The surviving natives fled from Spanish settlements dotting the coast of the Gulf of Chiriqui and made their way to the highlands, where they were able to live in relative comfort for a brief period. This comfort was destined to be short-lived; Chiriqui’s indigenous people next fell victim to the the Age of Piracy, enduring frequent assaults and pillages at the hands of English pirates.

    Piracy increased dramatically in the Caribbean and throughout Central America as the major European powers vied for control of the area and its wealth of resources. Pirates were known to attack the villages of native Panamanian tribes. The first recorded instance took place in 1686, when English privateers led an assault against a group of natives living in Alanje and San Lorenzo.

    The attacks continued, off and on, throughout the remainder of the 17th and well into the 18th century. In 1732, a group of embittered Panamanian natives took to flying pirate flags and plundering from their neighboring tribes and cities.

    Chiriqui Today

    Once the volatile power-shifting in Europe finally calmed down, Chiriqui’s native tribes were able to reestablish their peaceful coexistence, undisturbed by outside influence. Tribespeople began to regroup and redistribute themselves throughout the highlands of Chiriqui, and many of them took to farming and agriculture.

    Impressed by the quality of the soil and the vitality of the crops produced in the area, European immigrants began to settle down in Chiriqui in the latter half of the 19th century, and many of those immigrants have since become prominent members of the Chiriqui community.

    Today, expatriates from the United States and Europe are setting their sights on this Panamanian province in search of adventure in the still-unspoiled wilderness of its jungles and mountains.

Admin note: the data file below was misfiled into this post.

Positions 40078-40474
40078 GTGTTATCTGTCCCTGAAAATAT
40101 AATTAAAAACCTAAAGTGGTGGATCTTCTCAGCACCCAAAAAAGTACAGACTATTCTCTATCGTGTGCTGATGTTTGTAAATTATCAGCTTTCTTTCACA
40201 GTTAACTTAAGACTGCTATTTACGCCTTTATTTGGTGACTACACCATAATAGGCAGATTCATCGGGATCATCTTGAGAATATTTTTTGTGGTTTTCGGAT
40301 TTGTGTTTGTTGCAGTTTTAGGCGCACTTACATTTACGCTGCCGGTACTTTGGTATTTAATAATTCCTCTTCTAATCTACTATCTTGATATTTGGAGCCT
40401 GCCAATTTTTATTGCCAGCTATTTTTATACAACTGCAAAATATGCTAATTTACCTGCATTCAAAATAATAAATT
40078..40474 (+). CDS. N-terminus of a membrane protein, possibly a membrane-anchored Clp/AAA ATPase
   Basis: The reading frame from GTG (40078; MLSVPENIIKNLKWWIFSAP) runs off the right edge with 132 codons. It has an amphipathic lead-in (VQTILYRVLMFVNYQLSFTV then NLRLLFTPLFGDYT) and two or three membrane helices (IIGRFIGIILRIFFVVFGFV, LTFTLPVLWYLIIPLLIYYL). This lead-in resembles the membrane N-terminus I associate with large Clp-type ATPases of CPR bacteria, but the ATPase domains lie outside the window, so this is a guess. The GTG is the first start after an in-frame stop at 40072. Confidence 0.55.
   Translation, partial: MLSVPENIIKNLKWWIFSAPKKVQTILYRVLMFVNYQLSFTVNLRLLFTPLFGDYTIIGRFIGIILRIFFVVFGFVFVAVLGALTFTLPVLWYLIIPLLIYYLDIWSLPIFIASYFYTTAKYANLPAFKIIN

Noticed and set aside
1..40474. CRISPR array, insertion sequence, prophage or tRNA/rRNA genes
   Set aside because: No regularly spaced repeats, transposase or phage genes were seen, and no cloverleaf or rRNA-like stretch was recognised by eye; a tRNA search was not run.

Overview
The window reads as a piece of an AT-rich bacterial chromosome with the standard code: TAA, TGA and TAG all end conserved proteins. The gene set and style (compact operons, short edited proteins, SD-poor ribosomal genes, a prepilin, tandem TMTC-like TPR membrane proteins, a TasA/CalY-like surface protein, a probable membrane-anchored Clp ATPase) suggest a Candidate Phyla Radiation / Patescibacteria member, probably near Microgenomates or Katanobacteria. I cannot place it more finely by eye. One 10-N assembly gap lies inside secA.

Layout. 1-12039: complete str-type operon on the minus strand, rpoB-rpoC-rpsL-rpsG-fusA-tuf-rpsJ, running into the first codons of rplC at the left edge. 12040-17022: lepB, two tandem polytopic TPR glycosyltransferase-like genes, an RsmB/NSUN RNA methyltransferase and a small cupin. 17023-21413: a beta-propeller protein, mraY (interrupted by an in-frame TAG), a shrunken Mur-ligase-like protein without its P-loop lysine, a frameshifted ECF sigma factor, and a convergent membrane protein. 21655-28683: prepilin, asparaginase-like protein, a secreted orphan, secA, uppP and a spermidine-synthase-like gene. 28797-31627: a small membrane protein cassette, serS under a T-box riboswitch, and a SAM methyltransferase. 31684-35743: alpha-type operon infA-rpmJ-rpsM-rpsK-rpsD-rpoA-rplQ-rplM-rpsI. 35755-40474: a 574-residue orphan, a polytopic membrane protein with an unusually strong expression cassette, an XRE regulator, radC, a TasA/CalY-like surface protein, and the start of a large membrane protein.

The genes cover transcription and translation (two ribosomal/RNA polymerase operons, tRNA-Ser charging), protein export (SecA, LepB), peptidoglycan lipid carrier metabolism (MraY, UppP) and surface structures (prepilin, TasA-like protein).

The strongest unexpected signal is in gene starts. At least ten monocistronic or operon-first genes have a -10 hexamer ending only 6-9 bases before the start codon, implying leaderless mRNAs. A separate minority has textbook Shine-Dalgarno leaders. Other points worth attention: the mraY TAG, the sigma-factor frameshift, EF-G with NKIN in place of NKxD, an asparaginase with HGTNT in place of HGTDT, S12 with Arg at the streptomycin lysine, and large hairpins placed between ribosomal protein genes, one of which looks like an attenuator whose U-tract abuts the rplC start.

Despite the long history of European incursion in Chiriqui, this region of Panama retains the unique qualities that made it special long before Westerners discovered its charms. Breathtaking natural beauty, diverse and rare wildlife species, lush jungles rich in exotic plant species, and equally-rich indigenous cultures. The lifestyles of Chiriqui’s native peoples have not changed much, except that today, they welcome outsiders into their midst to share their music, dance, and handicrafts with visiting travelers.

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        [post_author] => 46
        [post_date] => 2011-11-09 09:00:52
        [post_date_gmt] => 2011-11-09 15:00:52
        [post_content] => The Chiriqui province in Panama is a burgeoning hotspot for adventure travel, ecotourism, and cultural experiences. Even as infrastructure improvements (such as the David airport expansion) and new construction projects take shape to accommodate this tourism boom, conscious developers are careful to preserve Chiriqui's greatest asset - its lush tropical rainforests and rich biodiversity.